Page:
Coover Grants Awarded to Fight Poverty Across the Region

A young girl who lost a front tooth in an accident could only have it replaced with a “flapper,” a temporary dental implant that she had to remove to play clarinet in the school band. Her family’s Medicaid coverage wouldn’t cover a new permanent tooth.

What would that do for that girl’s self-esteem, Robert Marsh asked rhetorically as he accepted the Fordland Clinic’s $9,200 grant awarded this week from the Community Foundation of the Ozarks and Commerce Trust Company through the Louis L. and Julia Dorothy Coover Regional Grantmaking Program.

The Fordland Clinic was one of 14 recipients of this year’s Coover grants for efforts to fight regional poverty totaling $127,500.

One of the themes in this year’s applications was for dental assistance because Medicaid funding is very limited in that area.

“There are children losing teeth who didn’t have to lose them,” Marsh said.

The Ozarks Resource Group in Buffalo also received a $5,000 Coover grant for dental services focused on preventative hygiene and education.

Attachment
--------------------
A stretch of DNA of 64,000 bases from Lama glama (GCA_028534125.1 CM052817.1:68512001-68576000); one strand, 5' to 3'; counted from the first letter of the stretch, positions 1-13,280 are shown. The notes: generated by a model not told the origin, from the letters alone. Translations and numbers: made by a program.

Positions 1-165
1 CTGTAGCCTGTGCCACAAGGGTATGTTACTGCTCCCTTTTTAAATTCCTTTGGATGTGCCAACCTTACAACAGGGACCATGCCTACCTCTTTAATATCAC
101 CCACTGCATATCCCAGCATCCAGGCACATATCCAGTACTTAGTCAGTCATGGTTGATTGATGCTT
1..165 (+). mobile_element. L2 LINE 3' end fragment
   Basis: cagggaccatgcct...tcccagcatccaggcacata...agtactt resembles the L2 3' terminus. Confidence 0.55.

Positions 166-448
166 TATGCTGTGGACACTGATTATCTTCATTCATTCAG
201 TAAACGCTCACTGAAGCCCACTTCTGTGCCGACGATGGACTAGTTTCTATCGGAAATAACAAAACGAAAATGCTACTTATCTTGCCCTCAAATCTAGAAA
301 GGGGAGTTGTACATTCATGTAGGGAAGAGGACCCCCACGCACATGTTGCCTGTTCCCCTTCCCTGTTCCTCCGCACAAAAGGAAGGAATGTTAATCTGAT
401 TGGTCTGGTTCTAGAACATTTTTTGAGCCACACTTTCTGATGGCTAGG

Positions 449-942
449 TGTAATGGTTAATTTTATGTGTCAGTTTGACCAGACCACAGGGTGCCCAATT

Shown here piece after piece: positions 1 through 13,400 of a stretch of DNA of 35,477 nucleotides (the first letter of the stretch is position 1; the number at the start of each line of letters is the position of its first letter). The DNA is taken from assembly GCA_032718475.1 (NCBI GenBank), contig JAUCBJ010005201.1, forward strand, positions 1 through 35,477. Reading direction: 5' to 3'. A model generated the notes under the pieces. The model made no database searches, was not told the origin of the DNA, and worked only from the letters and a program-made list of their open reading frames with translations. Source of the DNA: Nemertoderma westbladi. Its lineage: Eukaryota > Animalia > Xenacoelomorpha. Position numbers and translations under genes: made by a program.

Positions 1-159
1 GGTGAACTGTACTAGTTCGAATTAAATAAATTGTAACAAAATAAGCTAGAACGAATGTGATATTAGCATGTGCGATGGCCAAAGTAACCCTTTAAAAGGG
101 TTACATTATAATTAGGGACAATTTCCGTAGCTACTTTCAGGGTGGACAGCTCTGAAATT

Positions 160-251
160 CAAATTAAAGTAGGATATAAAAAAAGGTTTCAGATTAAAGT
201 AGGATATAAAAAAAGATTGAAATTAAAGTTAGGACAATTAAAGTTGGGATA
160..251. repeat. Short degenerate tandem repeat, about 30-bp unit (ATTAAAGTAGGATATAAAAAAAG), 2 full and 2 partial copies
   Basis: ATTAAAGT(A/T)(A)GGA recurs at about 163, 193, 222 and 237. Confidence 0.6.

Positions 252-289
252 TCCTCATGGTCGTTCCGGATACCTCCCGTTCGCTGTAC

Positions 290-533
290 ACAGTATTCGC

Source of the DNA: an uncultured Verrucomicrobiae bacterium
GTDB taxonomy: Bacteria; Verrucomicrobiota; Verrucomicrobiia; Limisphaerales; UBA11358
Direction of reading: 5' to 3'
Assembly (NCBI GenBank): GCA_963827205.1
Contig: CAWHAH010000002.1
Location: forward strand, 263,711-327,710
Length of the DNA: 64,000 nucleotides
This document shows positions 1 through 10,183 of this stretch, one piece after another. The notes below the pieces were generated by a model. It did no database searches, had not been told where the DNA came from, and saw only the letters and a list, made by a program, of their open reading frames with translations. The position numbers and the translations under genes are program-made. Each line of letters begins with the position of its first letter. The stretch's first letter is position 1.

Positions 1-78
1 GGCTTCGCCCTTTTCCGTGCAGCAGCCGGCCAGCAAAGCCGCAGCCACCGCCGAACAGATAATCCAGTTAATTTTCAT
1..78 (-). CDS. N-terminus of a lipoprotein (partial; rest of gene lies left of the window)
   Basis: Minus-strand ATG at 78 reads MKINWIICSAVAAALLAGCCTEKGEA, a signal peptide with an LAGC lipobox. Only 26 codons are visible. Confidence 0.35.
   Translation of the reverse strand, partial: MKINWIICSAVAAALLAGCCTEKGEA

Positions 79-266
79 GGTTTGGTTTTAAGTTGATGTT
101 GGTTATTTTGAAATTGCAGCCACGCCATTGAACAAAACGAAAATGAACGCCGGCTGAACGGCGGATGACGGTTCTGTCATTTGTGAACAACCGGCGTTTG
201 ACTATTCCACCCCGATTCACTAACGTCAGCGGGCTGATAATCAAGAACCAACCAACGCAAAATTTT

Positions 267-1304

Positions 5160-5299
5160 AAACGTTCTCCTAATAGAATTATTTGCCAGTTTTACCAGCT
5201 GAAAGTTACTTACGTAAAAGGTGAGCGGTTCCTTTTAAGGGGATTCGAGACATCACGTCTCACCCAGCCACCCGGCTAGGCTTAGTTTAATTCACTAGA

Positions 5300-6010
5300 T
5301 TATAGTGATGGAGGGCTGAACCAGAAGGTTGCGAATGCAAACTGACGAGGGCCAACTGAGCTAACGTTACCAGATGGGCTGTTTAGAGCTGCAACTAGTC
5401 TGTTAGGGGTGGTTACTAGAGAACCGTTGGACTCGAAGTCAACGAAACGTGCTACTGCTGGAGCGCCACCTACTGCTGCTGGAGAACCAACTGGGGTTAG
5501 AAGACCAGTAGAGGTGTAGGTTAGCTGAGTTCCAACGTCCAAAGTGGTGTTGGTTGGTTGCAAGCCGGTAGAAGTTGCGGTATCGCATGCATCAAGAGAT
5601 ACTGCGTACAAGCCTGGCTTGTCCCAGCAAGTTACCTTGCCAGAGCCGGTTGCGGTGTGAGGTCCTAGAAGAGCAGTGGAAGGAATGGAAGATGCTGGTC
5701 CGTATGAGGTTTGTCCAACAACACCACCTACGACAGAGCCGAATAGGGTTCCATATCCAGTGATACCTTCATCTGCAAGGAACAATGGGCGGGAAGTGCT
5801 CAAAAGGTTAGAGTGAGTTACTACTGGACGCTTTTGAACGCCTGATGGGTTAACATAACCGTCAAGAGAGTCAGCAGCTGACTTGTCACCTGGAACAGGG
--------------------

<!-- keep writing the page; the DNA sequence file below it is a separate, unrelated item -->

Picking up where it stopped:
“This program brings toothbrushing to the schools for some kids who have never had a toothbrush in their lives,” Cheryl Eversole said in accepting the group’s grant for its “Bright Smiles” dental program.

Other grant awards were made to programs focused on similar basic needs such as hunger and homelessness. Care to Learn chapters in Clever, Rogersville and Willard received funds for their young chapters’ efforts to supply weekend backpacks, shoes, clothing and hygiene items to students in their districts. Least of  These, a food pantry serving Christian County, also received a grant to partner with Care to Learn to serve areas of the county where chapters don’t exist. They’ll use the money for a “personal care initiative” that will provide hygiene products, toilet paper and other necessities not covered by food stamps.

The Kitchen, Inc., will use its $18,340 grant to extend its “One Door” homelessness prevention services into Christian County.

Christian County has seen an increase in homelessness during the economic downturn, particularly among families who have had to “double up” with other households and then find themselves out on the street, Coordinator Randy McCoy said.

“By tying it all together in a regional approach, kids don’t have to move school districts, so it’s less traumatic for them,” McCoy said.

CFO President Brian Fogle, who presented the grants with Commerce Trust Vice President Jill Reynolds, summed up the stories from the grant recipients as both heart-wrenching and uplifting.

“I hear these heart-wrenching stories you are telling and it can get one quite dejected,” Fogle said. “The other side of the coin is the great work you are doing every day in transforming lives. You’re making a difference in someone’s life every day.”

 

 

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